"There is a shift in the mix of how dollars are being spent," said Tom Davies, senior vice president, Current Analysis Inc., Sterling, Va. "As the shift occurs, the dollars are being reallocated away from enhancing legacy mainframe and client-server based systems and toward Web-based solutions."

Spending for state and local government IT will outstrip spending for federal government IT by almost $10 billion in 2001, according to Gartner Dataquest.

The total state and local IT market will grow at a rate of 7 percent, 2 percent above the federal IT growth rate, from $45.62 billion in 2001 to $52.23 billion in 2003, according to Gartner Dataquest.

The systems integrators on Washington Technology's list reported an increase in sales ranging from 15 percent to 25 percent for their companies in 2000, but they expect the rate of growth to fall by about 5 percent in 2001.

Although the numbers are reassuring, there are warning signs that a slowing of the economy already has affected state budgets and that state legislatures are debating where to make budget cuts because of tax revenue shortfalls.

"There are valid concerns as to how changes in the economy will affect government spending, and there might be constrained resources as a result, but we don't yet know the magnitude," said Dave Kelly, director of consulting at Federal Sources.

Sood said that governments are fiscally sound after six years of tremendous economic growth and that a slowing economy probably would not affect a modest 7 percent growth rate over the short term.

Across state agencies, the biggest growth is occurring in the areas of administration and finance, human services and transportation, followed by public safety, health and justice, in that order, according to Gartner Dataquest.

Based on this information, companies are planning carefully where to focus their resources.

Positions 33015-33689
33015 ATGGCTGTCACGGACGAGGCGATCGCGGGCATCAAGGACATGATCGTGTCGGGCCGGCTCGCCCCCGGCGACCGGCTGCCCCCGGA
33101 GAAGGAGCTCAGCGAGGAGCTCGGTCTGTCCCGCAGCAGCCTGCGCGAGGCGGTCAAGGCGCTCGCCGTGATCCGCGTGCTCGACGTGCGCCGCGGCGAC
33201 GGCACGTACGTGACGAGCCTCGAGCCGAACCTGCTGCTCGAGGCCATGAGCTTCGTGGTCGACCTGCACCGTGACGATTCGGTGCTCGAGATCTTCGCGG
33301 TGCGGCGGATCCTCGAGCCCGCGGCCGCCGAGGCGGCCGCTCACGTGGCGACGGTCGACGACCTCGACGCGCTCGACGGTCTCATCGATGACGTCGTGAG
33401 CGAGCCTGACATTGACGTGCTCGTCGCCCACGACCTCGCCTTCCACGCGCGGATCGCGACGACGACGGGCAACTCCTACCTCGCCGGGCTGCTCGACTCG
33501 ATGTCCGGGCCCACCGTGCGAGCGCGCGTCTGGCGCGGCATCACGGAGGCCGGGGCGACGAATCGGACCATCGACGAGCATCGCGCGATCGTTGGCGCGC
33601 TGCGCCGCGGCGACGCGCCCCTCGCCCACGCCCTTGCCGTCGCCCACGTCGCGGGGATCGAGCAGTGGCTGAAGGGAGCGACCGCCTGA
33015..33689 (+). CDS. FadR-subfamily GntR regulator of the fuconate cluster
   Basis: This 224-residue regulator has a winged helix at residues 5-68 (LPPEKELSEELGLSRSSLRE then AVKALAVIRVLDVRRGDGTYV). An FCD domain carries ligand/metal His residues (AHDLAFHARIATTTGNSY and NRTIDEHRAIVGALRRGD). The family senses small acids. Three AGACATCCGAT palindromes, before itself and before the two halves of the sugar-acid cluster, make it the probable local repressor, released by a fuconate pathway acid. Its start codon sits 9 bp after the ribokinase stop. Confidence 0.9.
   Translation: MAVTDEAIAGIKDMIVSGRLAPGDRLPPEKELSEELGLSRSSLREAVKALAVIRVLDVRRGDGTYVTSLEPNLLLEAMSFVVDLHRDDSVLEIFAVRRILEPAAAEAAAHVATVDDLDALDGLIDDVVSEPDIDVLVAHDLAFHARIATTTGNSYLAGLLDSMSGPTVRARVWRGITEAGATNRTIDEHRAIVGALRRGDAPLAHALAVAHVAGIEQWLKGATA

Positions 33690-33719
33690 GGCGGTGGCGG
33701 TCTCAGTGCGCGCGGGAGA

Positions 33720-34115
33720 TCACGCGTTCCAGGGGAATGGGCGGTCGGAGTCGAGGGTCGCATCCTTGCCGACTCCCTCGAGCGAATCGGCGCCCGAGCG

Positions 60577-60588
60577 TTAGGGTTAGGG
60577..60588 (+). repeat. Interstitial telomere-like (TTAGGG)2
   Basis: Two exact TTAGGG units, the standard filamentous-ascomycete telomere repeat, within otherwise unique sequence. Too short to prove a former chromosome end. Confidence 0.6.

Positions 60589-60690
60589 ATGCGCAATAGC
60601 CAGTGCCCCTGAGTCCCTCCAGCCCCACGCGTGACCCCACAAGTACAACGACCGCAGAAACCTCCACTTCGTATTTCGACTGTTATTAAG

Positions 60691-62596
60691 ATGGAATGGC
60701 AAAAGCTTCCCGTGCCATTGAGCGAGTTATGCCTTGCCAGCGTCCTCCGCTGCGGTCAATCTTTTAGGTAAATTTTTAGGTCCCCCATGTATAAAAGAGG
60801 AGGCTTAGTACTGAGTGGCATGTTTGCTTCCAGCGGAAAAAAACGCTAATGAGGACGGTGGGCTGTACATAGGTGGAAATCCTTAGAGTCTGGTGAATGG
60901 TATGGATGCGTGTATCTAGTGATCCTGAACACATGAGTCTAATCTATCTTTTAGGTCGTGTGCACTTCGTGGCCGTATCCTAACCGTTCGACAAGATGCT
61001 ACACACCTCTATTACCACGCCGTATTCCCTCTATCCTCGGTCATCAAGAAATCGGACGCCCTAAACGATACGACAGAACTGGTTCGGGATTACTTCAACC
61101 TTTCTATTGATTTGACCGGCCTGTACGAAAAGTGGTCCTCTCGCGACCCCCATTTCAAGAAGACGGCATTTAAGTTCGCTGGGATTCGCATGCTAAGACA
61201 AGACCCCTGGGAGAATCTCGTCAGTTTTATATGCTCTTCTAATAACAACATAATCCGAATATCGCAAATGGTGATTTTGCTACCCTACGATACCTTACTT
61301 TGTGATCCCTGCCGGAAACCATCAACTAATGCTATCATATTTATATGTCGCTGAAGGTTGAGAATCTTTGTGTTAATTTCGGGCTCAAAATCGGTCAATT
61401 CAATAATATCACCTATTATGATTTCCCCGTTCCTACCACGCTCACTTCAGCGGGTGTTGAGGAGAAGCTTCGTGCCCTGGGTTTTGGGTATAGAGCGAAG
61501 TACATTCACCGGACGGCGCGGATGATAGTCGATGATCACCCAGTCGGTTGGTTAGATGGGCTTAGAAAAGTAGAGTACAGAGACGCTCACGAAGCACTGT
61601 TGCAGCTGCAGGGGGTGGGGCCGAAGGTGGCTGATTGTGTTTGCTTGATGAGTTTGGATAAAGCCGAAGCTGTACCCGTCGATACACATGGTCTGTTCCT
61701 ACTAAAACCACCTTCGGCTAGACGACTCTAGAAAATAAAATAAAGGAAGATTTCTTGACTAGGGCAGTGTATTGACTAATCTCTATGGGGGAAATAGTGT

"We believe that the state and local markets we're in ? public safety, transportation, and health and human services ? are areas where there is a lot of growth potential," said Dave Zolet, vice president and general manager of TRW's civil systems programs division.

Many state and local governments are using health and human services contracts to upgrade their infrastructures, which provides companies with additional opportunities, said Albert Edmonds, president of EDS' Global Government Industry Group.

"This is where the bigger programs are going to be," he said.

Spending growth within agencies for IT components is the strongest among software and external services, which are growing at rates of 9.5 percent and 13.5 percent, respectively, according to Gartner Dataquest. Internal services and hardware are growing at rates of 2.5 percent and 3.0 percent, respectively.

Some traditional areas of the market, such as infrastucture to support e-government and outsourcing of data and services, will continue to grow this year, according to analysts and industry officials.

In addition, systems integrators have identified several new niches to pursue individually or collectively.

TRW and Unisys want to meet the needs of public safety agencies with wireless devices and nonemergency call systems.

Accenture, EDS and Unisys announced last month that they will offer election solutions to governments in the wake of last year's presidential election crisis.

Analysts and industry observers caution that it is too early in the George W. Bush presidency to tell what influence his administration will have on state and local IT. However, they are making some rough predictions based on his campaign promises, which included more funding for education, more flexibility for funding of demonstration projects and privatization, and tighter restrictions on eligibility and fraud determination.

"If the vision of the Bush administration as stated carries through, there will be a greater flow of money and more decentralization, which spawns systems and technology to support that," Kelly said.Over $1 billion in revenue

Electronic Data Systems Corp.

IBM Corp.

$500 million to $1 billion in revenue
KPMG Consulting Inc.
Lockheed Martin Corp.
TRW Inc.
Unisys Corp.

$300 million to $500 million in revenue
American Management Systems Inc.

$100 million to $300 million in revenue
Affiliated Computer Services Inc.
Computer Sciences Corp.
Deloitte Consulting
Keane Inc.
Litton PRC Inc.
Maximus Inc.
Science Applications International Corp.
Systems & Computer Technology Corp.

Source: Federal Sources Inc.

Source: Gartner Dataquest

Source: Gartner Dataquest

Source: Gartner Dataquest

About the Author

William Welsh is a freelance writer covering IT and defense technology.